I think I had a great time.

One of the biggest reasons to visit Japan in the winter is visiting and photographing the snow monkeys. Before our trip I did my casual review of images from my favorite photographers, picturing in my mind’s eye what I wanted to capture. These images created a vision of what I may encounter. I pictured a hike out to a remote location in the mountains to a naturally heated pond where I would wait, perhaps hours, for snow monkeys to arrive for a hot-water bath. If they show up, would I get the images in my mind? I was excited and nervous as the day approached.  I asked our tour leader; do you think there will be any monkeys? He gave me a quizzical look. Of course, he says. How could he be so sure?

The day arrived and nothing was as I had imagined. It started with a 1 ¼ mile hike along a mostly paved path. Not very challenging! At least the path was covered with hard pack snow and ice to provide a sense of challenge. We arrived at the base of a set of steps leading up to our destination to the Wild Snow Monkey Park.  So much for my vision of a remote setting.  People were streaming to and from as we arrived at the visitor center, well-heated, many bathrooms, hot tea, and cold water. I am very disappointed, not in the amenities for which I readily took advantage, but in the setting. Perhaps the walk to the pond will set things straight.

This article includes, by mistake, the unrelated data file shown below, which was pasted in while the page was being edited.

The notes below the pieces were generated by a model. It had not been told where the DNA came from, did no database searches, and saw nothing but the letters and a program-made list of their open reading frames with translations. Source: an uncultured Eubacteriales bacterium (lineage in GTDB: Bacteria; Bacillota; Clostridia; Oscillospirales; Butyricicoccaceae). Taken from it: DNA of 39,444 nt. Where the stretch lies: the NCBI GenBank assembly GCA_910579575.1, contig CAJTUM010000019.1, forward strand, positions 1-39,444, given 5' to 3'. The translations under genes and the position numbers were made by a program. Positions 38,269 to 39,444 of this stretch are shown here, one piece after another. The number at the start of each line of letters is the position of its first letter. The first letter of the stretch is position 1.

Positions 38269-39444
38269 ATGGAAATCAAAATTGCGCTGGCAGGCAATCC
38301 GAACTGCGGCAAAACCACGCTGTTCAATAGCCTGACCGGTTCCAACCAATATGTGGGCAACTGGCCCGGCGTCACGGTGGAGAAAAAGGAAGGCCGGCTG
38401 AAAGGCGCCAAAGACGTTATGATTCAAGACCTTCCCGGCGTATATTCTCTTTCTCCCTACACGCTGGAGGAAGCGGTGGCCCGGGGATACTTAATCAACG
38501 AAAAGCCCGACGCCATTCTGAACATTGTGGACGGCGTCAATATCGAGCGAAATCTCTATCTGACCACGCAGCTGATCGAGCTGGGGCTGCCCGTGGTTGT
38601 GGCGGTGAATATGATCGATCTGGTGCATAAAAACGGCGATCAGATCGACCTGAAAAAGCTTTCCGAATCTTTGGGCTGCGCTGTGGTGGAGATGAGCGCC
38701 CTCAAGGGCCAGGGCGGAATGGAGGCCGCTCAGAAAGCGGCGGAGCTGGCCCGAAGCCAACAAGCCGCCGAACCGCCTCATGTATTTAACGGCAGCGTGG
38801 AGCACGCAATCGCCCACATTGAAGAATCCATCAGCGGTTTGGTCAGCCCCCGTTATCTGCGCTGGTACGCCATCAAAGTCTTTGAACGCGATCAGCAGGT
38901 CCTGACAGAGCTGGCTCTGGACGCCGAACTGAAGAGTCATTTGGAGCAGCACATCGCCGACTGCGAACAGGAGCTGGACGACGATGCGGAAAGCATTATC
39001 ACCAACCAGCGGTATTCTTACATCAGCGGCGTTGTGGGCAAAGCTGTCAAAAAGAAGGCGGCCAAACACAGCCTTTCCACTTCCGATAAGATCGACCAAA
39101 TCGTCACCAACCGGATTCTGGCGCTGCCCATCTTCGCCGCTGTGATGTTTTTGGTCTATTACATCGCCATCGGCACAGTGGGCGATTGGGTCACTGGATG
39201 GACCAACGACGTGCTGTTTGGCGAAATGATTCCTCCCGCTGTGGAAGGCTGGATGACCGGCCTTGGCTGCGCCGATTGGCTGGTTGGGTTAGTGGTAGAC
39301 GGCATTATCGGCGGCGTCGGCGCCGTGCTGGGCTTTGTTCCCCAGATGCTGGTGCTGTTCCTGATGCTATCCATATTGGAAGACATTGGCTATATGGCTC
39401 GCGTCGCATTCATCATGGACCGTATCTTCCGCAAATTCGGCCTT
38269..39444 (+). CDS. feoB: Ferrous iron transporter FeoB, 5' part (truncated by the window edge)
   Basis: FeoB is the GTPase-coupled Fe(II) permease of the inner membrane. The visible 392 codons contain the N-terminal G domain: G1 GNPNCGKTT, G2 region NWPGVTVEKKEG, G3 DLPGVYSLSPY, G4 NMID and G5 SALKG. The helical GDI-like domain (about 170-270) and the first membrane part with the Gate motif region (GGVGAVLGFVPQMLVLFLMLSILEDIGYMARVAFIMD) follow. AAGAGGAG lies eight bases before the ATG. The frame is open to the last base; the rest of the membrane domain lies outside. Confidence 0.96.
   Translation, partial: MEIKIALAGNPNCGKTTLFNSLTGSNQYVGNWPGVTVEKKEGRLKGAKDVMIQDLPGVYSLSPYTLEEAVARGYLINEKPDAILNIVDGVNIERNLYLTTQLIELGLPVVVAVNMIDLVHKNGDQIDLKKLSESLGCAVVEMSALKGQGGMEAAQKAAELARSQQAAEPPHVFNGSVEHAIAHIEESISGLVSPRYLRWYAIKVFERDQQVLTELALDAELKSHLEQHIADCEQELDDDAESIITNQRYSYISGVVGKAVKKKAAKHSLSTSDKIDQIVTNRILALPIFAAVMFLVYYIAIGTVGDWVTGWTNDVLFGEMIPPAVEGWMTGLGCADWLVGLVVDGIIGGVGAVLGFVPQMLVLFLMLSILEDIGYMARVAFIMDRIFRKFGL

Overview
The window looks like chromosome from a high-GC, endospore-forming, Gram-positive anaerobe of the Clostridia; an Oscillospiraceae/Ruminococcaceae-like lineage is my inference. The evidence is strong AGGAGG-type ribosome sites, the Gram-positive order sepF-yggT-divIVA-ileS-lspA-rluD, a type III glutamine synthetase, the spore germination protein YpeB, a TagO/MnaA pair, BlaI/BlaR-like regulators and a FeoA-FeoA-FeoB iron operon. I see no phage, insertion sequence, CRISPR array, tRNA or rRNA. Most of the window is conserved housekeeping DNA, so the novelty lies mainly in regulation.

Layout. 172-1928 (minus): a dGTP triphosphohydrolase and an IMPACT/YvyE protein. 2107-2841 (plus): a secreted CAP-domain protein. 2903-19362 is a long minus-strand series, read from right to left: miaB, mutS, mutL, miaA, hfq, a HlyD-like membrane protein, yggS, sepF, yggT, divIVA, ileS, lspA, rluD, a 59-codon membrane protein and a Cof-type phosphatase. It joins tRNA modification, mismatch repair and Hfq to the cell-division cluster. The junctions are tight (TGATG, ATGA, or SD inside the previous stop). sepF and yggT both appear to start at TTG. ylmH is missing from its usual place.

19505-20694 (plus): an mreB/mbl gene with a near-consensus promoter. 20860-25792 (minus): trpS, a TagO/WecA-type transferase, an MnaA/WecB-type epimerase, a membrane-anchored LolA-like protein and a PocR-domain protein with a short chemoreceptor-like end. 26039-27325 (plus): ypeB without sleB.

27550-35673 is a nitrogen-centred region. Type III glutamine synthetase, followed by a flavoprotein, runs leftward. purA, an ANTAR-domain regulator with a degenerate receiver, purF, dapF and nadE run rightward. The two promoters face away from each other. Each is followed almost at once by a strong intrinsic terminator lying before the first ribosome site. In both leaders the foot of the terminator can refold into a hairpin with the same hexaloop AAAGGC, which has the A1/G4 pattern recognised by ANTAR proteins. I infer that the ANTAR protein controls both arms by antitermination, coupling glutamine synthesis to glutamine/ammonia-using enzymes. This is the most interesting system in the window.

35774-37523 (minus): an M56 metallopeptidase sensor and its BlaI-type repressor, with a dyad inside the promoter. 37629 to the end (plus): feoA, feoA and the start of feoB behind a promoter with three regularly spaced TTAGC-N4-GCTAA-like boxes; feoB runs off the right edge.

A few minutes’ walk on pavement to a man-made pond set the final scene. At least the water was naturally heated! There are people all over the place, crowded around the pond. But there are also monkeys all around, walking through the crowd to get to the pond. So much for my romantic setting and natural shooting. But heck, these are snow monkeys. Where else in the world can I photograph them? Nowhere.  So, I did what any photographer would do, I framed up my shots to look as though the setting was remote and natural.

This is one of the shots I had imagined, a snow monkey in a pond with mist rising alll around. The mist was a bit light but this female was a good sport and posed for me.

All wildlife photographers love photographing babies. This one was hanging out in the middle of the pond, chewing on a stick, perhaps cleaning its teeth.

Another photo I wanted to capture, a family in or by the pond. This family of snow monkeys are huddling together to share body heat.

Three young siblings getting warm.

They do more than sit around, sometimes they walk.

After our visit with the snow monkeys, I realized I had a great time. It may not have been what I was expecting (nothing is!) but I captured the photos I was hoping to capture.


The Japanese macaques (aka, snow monkey) live in the mountains of Nagano Prefecture.

In the winter food is scarce. At the Monkey Park they are fed many times a day.

Just like the Japanese, the snow monkeys bathe nude in the natural hot spring.


Some of our workshop colleagues in this crowd photographing at the edge of the hot springs pool. The pathway goes back to the visitor’s center.